Ricky B:

That's cool. And you went to Ohio State, and then how did you get here?

Matt Wallace:

Well, during the Vietnam War, I decided that I was going to participate in ROTC, because I figured that if I was going to go into the military, I wanted to be an officer, and so that's what I did. I participated in ROTC when I graduated in 1970, I was commissioned at the same time Wow.

Ricky B:

And so then you were served in the military for a little while. Yeah, for two years, okay, for two years. And then how did you get out here? Did you get transferred out this way?

Matt Wallace:

No, when I was in the military, I was assigned to Okinawa, japan, okay, and in Japan, after being there approximately a year, I got a new roommate in the officer's quarter whose name was Allen Hyman, whose father, morris Hyman, was the founder of Fremont Bay.

Ricky B:

Oh, okay, so you got connected through a friend in the military.

Matt Wallace:

Yeah, and since I was there a year before he got there, I left and he was still there and he made arrangements for me to meet his parents. He said he thought his parents would like me. And so everybody in Southeast Asia when they get out of the Army, they get out at the Oakland Army Base. I don't know if the Oakland Army Base is still there, but that's where it was then. And so I got out of the Army at the Oakland Army Base. Allen's mom, Al Verda, picked me up in her convertible Mercedes and gave me the keys and I drove it down to Fremont in about 10 minutes Because nobody on the freeway. Wow, you know, after being bottled up in Okinawa for a couple of years, see where you can only drive 35 miles an hour driving 120 was pretty good.

Ricky B:

That's awesome. So you came out here, got to know was it Allen's family.

Matt Wallace:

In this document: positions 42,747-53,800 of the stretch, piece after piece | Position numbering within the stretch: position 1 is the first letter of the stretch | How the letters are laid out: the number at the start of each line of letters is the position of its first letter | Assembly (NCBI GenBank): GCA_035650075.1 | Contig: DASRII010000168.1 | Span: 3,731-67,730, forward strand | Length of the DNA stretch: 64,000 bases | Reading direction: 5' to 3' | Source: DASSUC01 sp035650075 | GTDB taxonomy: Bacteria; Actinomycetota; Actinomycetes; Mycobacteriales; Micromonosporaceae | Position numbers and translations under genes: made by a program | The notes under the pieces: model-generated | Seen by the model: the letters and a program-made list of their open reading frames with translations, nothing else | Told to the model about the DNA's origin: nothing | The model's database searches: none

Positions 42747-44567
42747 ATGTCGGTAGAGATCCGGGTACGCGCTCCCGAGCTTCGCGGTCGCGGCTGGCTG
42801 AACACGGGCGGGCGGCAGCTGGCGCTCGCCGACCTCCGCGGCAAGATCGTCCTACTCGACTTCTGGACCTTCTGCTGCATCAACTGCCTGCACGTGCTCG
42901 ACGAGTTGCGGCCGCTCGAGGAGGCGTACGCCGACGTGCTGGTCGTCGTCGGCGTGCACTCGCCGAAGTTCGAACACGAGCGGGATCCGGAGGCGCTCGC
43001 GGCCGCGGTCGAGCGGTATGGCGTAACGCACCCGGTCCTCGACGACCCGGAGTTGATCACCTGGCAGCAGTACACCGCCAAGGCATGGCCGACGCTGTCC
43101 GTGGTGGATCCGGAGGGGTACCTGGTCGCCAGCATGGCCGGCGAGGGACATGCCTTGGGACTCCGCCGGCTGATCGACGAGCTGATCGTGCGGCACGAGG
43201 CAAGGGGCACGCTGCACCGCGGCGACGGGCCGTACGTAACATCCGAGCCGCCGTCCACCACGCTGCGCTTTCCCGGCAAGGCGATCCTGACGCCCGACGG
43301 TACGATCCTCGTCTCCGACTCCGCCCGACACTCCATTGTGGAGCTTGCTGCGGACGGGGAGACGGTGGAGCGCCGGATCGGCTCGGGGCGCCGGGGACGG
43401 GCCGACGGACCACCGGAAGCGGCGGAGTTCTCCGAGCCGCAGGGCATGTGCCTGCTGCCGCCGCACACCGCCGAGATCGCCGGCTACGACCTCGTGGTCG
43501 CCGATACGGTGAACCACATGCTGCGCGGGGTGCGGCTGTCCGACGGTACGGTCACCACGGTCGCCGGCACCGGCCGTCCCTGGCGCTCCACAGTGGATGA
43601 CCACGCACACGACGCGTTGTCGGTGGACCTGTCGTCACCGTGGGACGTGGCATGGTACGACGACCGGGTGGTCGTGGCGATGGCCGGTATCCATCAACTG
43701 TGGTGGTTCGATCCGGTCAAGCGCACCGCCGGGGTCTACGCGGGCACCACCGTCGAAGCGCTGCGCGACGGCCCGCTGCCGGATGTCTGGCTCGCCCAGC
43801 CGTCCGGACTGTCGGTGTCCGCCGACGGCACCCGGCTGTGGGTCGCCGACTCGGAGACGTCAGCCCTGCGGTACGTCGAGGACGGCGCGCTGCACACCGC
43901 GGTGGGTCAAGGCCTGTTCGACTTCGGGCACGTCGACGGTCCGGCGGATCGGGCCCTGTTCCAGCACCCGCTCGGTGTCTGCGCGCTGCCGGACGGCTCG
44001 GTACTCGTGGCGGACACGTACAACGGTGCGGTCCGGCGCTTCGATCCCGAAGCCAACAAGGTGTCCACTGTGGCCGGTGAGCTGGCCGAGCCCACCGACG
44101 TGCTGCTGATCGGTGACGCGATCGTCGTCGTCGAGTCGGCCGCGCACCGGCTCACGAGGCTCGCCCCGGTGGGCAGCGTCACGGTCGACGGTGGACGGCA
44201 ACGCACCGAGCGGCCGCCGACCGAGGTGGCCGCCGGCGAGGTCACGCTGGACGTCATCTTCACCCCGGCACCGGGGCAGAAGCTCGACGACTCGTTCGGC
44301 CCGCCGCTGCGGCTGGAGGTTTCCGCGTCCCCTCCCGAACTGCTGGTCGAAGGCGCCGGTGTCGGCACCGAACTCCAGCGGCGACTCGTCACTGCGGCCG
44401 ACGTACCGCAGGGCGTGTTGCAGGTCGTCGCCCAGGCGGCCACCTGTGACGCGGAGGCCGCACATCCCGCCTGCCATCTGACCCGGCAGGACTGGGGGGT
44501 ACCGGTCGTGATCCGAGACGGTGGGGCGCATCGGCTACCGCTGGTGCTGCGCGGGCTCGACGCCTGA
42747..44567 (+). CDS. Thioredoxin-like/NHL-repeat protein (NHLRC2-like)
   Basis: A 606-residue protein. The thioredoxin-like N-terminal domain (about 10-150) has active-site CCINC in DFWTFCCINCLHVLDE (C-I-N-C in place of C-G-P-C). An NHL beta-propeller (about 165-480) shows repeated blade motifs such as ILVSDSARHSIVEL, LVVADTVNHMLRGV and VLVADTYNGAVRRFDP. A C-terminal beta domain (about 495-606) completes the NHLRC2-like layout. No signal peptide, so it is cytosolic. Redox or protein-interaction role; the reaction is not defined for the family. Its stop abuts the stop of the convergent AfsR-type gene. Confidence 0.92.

Yeah, allen's family Al Verda, she and the Morris Hyman's assistant, gloria Furness. They took me around, showed me all the sights, and I haven't even been back to places like Stinson Beach and Mount Tamapias and places that they took me to and Morris was out of town. But then he finally came back into town and we met and chatted and he wanted to know what I was going to do with my career and I told him I was going to want to become a lawyer and go back to either Ohio State or University of Pittsburgh one of the two and so he said well, you might want to think about that before you just jump into it. Why don't we go up and talk to his ex? Morris was a practiced law himself, particularly water law, but he wanted me to speak to his ex-law partner, who his name was, leo Kanowitz, who decided to quit practicing law himself and get in education. So he became a dean at the Hastings Law School in San Francisco. So Morris took me up to meet Leo and we chatted and Leo asked me why I wanted to become a lawyer. Did I want to right any wrongs or cure injustice? And I said no, I just wanted to make money and I wanted to get into corporate law. I didn't really want anything to do with any of that. So he said well, you're not going to be happy because I left a legal profession. And look at Morris, he's in banking. He's not in legal profession anymore. There's so many lawyers I know that are miserable and you want to make money, why don't you do it directly instead of indirectly in getting the banking business? So I didn't even know how to spell bank if you spotted me with a BAN. So Morris said listen, why don't you go back home and talk to your folks and see what course you want to take, and we'll give you your fare air flight back to California and set you up as a management trainee at the bank if you decide that. So I went back and talked to my folks at the time. Well, the town I grew up in was a big steel town, employed the steel mill there was seven miles long along the Ohio River, employed 16,000 men that my father had helped to unionize in the 30s. And because of his role I was, the company hated me, hated my father, hated anybody related to my father. Oh, my goodness, wow. And so there wasn't really any future for me staying there. Today there's no steel mill there anymore. Of course it lost all the jobs. All the steel industry is gone from that area, which in a way environmentally is really nice. When I grew up it was so horrible. Oh yeah, I can imagine Three shifts a day, eight hour shifts, 24 hours, seven, 24, pumping soot all over the place. It just was. I'm amazed that I lived this long Today. I grew up in that Right. Yeah, but I still go back. I have a home there. I go back five, six times a year and I enjoy. The people are the greatest people on earth and I just enjoy going back there. That's great. I'm going back there next week.